Nonetheless, evidence that rhythm-based patterns are associated with different rates of success after pulmonary vein isolation for AF was demonstrated in a report of 1,104 prospectively enrolled patients with paroxysmal, persistent, or longstanding persistent disease referred for ablation.83 In addition to targeting AF triggers, the investigators performed additional left atrial ablation in those with nonparoxysmal AF. The rates of freedom from recurrent atrial tachyarrhythmia after a single ablation procedure over follow-up periods up to 7 years were nearly identical among patients with either paroxysmal or persistent disease (78% versus 76%), though they were substantially lower for those with longstanding persistent disease (61%). Cautious interpretation is warranted, as success rates may depend on the mode of surveillance following ablation, particularly when surveillance is conditional on the presence of symptoms.84 The value of AF patterns for predicting long-term success with other forms of rhythm control therapy, such as electrical cardioversion, is not explicitly known. However, cardioversion success seems to be more durable in patients when performed in the initial weeks to months following AF onset than when performed later.85
Thus, rhythm-based patterns alone rarely inform clinical management decisions. Rhythm-based patterns are most applicable to clinical management when used in conjunction with other metrics. For example, AF patterns may help guide general catheter ablation approaches in a given individual, once a symptom or quality of life assessment indicates that ablation is appropriate.
As discussed, substantial heterogeneity in AF patterns exists across and within individuals. Some heterogeneity may be accounted for by external factors, such as physician preference to restore sinus rhythm, development of comorbid conditions, or environmental factors that promote recurrence and progression. A current gap in knowledge exists as to whether factors intrinsic to a particular individual promote specific AF patterns. In other words, are AF patterns heritable? Do certain genetic variants or patient-specific processes increase the propensity to develop permanent AF, whereas others manifest exclusively as paroxysmal AF? To what degree do potential intrinsic factors act jointly with environmental factors to affect AF patterns?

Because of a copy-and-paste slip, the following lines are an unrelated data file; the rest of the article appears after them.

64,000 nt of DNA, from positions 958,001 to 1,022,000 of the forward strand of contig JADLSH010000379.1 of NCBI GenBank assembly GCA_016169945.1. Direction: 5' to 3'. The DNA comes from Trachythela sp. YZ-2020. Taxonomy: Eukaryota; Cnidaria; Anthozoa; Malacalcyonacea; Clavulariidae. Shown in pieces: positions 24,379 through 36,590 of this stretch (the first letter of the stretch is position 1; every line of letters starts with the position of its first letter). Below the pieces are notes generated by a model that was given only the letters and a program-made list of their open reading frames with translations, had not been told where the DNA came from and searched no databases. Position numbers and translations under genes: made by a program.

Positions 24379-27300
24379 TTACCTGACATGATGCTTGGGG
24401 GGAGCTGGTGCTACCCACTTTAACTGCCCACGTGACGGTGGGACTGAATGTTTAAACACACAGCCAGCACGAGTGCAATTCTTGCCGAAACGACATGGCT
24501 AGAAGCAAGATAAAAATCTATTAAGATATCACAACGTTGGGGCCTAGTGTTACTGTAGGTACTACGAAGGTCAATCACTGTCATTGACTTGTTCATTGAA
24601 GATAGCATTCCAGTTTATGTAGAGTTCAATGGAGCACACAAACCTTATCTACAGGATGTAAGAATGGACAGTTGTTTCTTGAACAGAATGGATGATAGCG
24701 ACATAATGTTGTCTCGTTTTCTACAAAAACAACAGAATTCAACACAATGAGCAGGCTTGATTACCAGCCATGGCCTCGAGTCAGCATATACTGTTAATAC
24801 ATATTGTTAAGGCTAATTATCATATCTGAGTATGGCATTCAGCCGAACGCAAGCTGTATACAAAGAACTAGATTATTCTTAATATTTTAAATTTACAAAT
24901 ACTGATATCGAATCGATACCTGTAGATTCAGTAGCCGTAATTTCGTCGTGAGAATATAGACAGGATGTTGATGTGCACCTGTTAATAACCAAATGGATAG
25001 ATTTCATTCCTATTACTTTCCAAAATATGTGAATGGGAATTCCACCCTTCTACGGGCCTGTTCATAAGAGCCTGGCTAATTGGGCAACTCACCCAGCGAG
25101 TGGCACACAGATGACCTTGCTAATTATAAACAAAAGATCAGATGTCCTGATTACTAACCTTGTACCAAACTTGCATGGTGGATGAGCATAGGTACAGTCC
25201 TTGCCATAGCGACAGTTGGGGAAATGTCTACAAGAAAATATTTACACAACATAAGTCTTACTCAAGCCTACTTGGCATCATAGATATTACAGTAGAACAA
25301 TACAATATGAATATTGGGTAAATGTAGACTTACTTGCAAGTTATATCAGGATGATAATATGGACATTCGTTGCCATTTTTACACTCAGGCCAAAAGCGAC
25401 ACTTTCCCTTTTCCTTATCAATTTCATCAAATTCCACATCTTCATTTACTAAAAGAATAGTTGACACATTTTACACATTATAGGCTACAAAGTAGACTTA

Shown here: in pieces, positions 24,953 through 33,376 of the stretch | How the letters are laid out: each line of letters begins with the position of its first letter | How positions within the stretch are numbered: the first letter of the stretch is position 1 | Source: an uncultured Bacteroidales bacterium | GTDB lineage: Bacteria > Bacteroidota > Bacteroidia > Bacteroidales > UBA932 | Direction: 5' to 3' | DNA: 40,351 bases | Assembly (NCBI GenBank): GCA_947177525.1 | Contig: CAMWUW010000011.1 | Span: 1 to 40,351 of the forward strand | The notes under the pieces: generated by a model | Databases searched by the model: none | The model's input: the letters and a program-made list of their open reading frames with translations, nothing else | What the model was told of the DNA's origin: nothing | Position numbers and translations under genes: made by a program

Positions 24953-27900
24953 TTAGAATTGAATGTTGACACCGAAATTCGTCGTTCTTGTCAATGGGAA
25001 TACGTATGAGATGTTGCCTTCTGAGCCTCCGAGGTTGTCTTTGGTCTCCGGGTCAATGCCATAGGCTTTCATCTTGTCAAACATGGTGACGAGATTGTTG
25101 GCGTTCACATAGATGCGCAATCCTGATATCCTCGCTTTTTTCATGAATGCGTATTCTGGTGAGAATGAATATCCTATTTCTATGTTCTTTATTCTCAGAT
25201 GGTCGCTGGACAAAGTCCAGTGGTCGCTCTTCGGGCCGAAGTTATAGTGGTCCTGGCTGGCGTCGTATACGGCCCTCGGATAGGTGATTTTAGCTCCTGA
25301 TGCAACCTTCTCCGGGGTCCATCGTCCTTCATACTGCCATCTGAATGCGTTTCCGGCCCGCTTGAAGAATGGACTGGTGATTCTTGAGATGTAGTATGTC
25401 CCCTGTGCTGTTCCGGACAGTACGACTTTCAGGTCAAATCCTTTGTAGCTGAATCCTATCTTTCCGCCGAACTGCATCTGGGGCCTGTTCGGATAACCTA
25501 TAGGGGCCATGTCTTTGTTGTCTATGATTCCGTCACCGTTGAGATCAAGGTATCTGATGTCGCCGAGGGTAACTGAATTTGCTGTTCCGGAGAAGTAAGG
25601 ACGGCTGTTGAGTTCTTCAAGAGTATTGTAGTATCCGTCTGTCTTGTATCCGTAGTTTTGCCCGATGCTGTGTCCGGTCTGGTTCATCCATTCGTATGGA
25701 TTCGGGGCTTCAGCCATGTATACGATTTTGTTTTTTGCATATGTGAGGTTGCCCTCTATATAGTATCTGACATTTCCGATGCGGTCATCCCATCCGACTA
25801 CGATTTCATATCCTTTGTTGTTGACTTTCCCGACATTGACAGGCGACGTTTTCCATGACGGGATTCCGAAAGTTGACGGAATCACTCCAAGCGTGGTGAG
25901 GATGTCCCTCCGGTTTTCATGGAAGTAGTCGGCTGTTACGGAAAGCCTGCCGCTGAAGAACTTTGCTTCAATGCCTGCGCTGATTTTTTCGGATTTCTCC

The recognition that pathophysiological processes culminating in AF may differ between individuals,54,86 paired with knowledge that specific genetic mutations are associated with distinct electrophysiological AF mechanisms that lead to AF,87,88 raise the possibility that individuals may have an intrinsic propensity to develop a particular AF pattern. Although investigators have sought to determine whether features measured by medical history,89 physical examination,90 or molecular,91 circulating biochemical,92–96 and/or electrophysiological metrics90,97–99 distinguish between pattern-based classes or mechanism of AF, results have been mixed. Most studies are single-center and cross-sectional, and have not been replicated. Therefore, observed associations between the studied variables and AF patterns may merely serve as markers of the progression of AF, and may not signify distinct AF subtypes. Furthermore, most study samples are comprised of patients of European ancestry, which limits the ability to generalize findings to individuals of other races or ethnicities. Little knowledge exists to relate patterns and either AF etiology or mechanism although, as noted above, patterns may distinguish degrees of substrate impairment or remodeling. Understanding the mechanisms of AF may facilitate attempts to determine whether a propensity to develop specific rhythm-based patterns of AF exists, and if so, may provide further justification for rhythm-based classification of AF.
An ideal clinical classification system is one that stratifies prognosis and informs patient management. Currently available data do not consistently demonstrate associations between existing pattern-based classes of AF and either clinical outcomes or indicated therapies. Gaps in knowledge exist, creating opportunities for future research with the aim of enhancing both our understanding of AF and the management of patients (Table 2).
The identification of biological mechanisms through which genetic variation at common susceptibility loci mediates AF100–102 will improve our understanding of AF, and has the potential to explain some of the variability in the patterns and natural history of AF. Given that the majority of the epidemiological and pathophysiological AF data are derived from the study of individuals of European ancestry,103 the longitudinal course, characteristics of recurrence, and progression of AF in individuals of other racial and ethnic groups warrant further investigation. Other promising areas for future research include determining whether biological subtypes of disease predispose to specific AF patterns, and testing whether patterns associate with clinically relevant outcomes or indicate the appropriateness of different therapies.
The increasing availability of continuous ambulatory electrocardiographic monitoring may facilitate efforts to more precisely define pattern-based classes of AF. Electrophysiological measurements, coupled with genetic, imaging, and biomarker data, may identify features that correlate with the tendency for AF to self-terminate, recur, or progress, and replace arbitrary distinctions between AF classes based on time or duration of rhythm.